Outgoing LiveCorp chairman David Galvin recently stated that the live ex business had been particularly difficult and was hopeful that Aust cattle prices would come down. Doubt the farmers are wishing the same....and so much for the domestic and export market not competing for the same animals.
In addition, live export businesses were apparently told to "diversify or die"....we sincerely hope they dont diversify!
VALE requested information under the FOI Act (1982) about the GL Kaihou disaster. 7.79% of cattle died in a preventable tragedy – the public has a right to these documents. But no…some of them have been withheld by Narelle Clegg Assistant Secretary to the Live Exports Branch of the Dept of Ag (see our wesbite: DAFF correspondence). And some of the refused documents include information provided to the government by the government accredited veterinarian (AAV) on that voyage.
Reason? It would make the veterinarian reluctant to provide information to the government in the future. Really? THAT is exactly what the government accredited veterinarian is required to do under ASEL (ie by law). But no…..one AAV has outright specified that they will be reluctant to give information to the government in the future if their voyage information is released. And the government has agreed, presumably accepting that the veterinarians are hopelessly compromised by being employed by the exporters.
We so need independent veterinarians – this is the strongest hard-fact-evidence yet!
Exporters block government inspector
A government official sent to inspect Bader III as it prepared to leave with sheep for the Middle East last week was reportedly blocked from boarding because the vessel was under Federal jurisdiction. Was the official an animal welfare inspector? From the WA Livestock Compliance Unit (LCU)? If so, how very concerning.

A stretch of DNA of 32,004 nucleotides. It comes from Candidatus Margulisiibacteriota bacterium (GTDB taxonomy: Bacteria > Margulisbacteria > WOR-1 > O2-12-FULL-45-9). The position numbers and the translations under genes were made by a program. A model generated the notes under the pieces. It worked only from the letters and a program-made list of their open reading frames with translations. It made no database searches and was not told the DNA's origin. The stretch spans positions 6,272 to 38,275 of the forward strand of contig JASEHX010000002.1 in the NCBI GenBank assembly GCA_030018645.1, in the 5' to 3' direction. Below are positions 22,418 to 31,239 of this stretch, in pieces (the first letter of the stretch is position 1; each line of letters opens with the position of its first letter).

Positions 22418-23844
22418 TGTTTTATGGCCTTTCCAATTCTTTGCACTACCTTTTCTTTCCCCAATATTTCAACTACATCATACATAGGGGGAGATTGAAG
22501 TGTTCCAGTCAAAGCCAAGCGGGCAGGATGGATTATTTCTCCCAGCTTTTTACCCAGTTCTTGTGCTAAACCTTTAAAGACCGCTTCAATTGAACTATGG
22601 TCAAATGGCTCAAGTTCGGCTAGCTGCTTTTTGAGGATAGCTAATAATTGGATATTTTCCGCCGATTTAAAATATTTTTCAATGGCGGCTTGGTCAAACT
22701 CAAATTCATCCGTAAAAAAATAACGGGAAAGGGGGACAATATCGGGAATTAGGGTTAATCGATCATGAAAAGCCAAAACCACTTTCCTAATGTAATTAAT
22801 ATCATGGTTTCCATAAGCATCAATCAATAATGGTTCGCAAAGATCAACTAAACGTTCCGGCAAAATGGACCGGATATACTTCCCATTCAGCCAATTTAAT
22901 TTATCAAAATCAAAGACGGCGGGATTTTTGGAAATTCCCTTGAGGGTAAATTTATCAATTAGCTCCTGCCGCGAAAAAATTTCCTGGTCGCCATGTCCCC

According to the WA Ag Dept (technically the Dept of Primary Industries and Regional Development) website, the LCU's enforcement and compliance responsibilities under the WA Animal Welfare Act 2002 Act relate to commercial livestock and include "animal welfare monitoring at livestock aggregation points across all levels of the livestock supply chain (for example, saleyards, feedlots, abattoirs, knackeries and ports)". Maybe not?
Regardless of legalities, if the official was a LCU inspector then such action would raise the question of why the exporters didnt want to co-operate. According to ALEC, the industry needs a social licence to operate...and according to ALEC, welfare on ships is top notch. So, surely any exporter would throw the red carpet down the gangplank for a state government inspector so they could proudly display their exemplary animal welfare. Ah its such a transparent industry.
Sam Worrad, a journalist from The Veterinarian took up VALE's media release on the Bison Express disaster with the government and got the response that there is now a new assessment protocol: “Consignments where such a large number of animals are rejected are referred to a senior veterinary officer to consider whether the consignment should be stopped”.
Interesting – there was no mention of this possible action in Reports 61 or 64 (similar fiasco)….could this be due to VALE pointing out the bleedingly obvious in our media release????
Al Messilah fit to load again
Well for all of those who would have assumed that holes in the decks and bulkheads, wastage of the supporting structure, multiple issues with electrical cabling and an unserviceable generator (as reported in The West) would take quite some time to repair, apparently that is not the case. A mere 8-9 days after the ACCL was revoked for Al Messilah she is back in Berth 1 loading sheep. WOW...a pretty slick repair team obviously operating in Freo Port.
One cant help thinking back to the tragedy of the Danny F II with its corrosion issues that ultimately led to AMSA revoking its licence permanently and contributed to its sinking with loss of all livestock (from Uruguay), the captain and numerous crew, including one very respected Australian stockman. Presumably AMSA are satisfied with the current state of the Al Messilah because we know they have acted appropriately and diligently on previous occasions. We hope so anyhow, for the sake of all crew and the stock onboard.